Professional-services firm Sikich will allow employees to work from home permanently and plans to shrink the size of its offices in one of the most dramatic responses to the coronavirus pandemic in Chicago.
CEO Chris Geier recently told the Chicago-based company’s more than 1,000 employees that remote work can continue “indefinitely” as part of a reduction in real estate already envisioned before offices all but shut down in March because of COVID-19.
In the near term, employees have been told to stay away from the office unless absolutely necessary, Geier said.
Over the next few years, Sikich plans to replace its 14 offices throughout the country, including in Minneapolis, with about 30 “micro offices” that the firm’s consultants and other employees can use when they are not working at client offices or from home, Geier said.
“This was a path we were already going down,” Geier said. “The pandemic is just accelerating it.”
Companies of all sizes are grappling with the short-term effects of the pandemic while trying to form long-term workforce strategies. Because many leasing decisions are made months or even years before a move, the coronavirus has added a level of complexity, said Savills office tenant broker Joe Learner, who is not involved in Sikich’s plans.
“It’s important to make a good decision, and there are a lot of companies struggling to figure it out,” Learner said. “We’re in the middle of the storm and it’s difficult to make that decision now.”
Nationally, tech firms such as Twitter and Square have announced indefinite work-from-home policies. Others, including Google, Uber and Facebook, have told office workers they won’t need to return until at least the middle of next year.
REI this month said it wants to sell its headquarters under construction in Seattle, without ever moving in.
It could take years to see the full effect of the pandemic on the way office towers function.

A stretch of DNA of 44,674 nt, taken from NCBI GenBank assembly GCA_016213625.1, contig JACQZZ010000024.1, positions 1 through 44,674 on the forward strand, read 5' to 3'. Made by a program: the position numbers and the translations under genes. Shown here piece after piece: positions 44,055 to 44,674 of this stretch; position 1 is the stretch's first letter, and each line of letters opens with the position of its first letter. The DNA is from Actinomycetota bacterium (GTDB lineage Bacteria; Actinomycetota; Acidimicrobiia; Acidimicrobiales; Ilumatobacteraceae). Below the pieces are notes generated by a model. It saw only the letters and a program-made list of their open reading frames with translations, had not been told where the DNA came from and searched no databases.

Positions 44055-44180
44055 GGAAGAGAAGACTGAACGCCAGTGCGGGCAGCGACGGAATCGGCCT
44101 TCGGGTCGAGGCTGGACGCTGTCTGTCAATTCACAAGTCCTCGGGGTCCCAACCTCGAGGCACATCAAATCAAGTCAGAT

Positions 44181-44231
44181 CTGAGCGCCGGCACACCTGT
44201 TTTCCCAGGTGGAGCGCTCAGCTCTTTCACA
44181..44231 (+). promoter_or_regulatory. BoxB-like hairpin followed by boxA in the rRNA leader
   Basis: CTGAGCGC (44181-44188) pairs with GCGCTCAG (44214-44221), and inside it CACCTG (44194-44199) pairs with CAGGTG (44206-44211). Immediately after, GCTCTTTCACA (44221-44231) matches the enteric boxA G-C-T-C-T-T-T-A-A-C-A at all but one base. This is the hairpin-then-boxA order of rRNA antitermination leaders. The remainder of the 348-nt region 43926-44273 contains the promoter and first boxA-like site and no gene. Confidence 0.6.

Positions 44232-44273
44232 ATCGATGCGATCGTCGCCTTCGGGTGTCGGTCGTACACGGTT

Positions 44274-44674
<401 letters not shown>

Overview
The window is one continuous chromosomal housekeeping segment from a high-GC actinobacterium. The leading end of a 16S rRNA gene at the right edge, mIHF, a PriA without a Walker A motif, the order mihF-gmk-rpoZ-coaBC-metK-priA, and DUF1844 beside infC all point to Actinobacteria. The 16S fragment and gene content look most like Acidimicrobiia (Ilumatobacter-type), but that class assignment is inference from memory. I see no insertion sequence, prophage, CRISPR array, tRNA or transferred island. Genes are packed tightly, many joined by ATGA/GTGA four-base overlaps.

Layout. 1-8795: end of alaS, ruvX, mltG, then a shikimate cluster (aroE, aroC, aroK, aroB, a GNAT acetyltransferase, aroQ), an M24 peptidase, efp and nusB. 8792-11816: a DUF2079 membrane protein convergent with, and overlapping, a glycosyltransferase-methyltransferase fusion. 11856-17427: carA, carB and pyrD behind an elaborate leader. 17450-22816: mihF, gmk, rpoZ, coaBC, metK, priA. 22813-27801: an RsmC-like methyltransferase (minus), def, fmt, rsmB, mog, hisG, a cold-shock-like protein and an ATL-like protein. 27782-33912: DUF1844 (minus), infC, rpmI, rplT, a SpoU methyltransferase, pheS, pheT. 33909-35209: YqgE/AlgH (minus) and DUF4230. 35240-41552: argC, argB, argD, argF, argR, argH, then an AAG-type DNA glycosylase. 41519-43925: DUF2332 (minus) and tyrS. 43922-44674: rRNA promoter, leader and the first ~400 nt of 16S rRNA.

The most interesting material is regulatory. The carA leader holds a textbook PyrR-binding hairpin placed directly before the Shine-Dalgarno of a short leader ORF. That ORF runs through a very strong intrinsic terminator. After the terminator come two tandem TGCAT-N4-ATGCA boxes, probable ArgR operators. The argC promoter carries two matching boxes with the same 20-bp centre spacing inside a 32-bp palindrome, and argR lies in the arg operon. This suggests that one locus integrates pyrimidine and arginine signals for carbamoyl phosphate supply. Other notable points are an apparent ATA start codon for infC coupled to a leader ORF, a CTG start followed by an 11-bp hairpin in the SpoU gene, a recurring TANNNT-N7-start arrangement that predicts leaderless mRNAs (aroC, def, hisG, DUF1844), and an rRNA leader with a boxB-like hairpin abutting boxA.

Workplace studies show the majority of workers favor having some time to work from home in the future, Learner said. But many employees thrive on in-person interactions rather than virtual meetings, and office space plays a big role in establishing company culture.
“There is a lot of institutional knowledge that passes from one generation to the next, and the office serves as a catalyst for that,” Learner said. “For most organizations, getting people together with some regularity is important. Without that hub, how do you do that?”
Instead of terminating leases or trying to sublease space to other tenants, Sikich said it will shift to smaller and more broadly dispersed offices as leases expire. Money saved on real estate will be invested in employees and maintaining the company’s culture, Geier said.
“I still want people to come together,” he said. “They just may not do it in 120,000 square feet in Naperville.”
Sikich is making the permanent commitment to remote work because employees have remained effective via online meetings, e-mail and phone calls, Geier said. Flexibility is especially important for parents heading into a school year when many students will be learning outside the classroom.
More than 90% of Sikich’s workers have been fully remote since March, compared with about one-third before the pandemic, Geier said.
“If you need a socialization fix, you shouldn’t get it in the office,” Geier said. “I get it, but right now we’re trying to be good corporate citizens and keep our employees and clients safe.”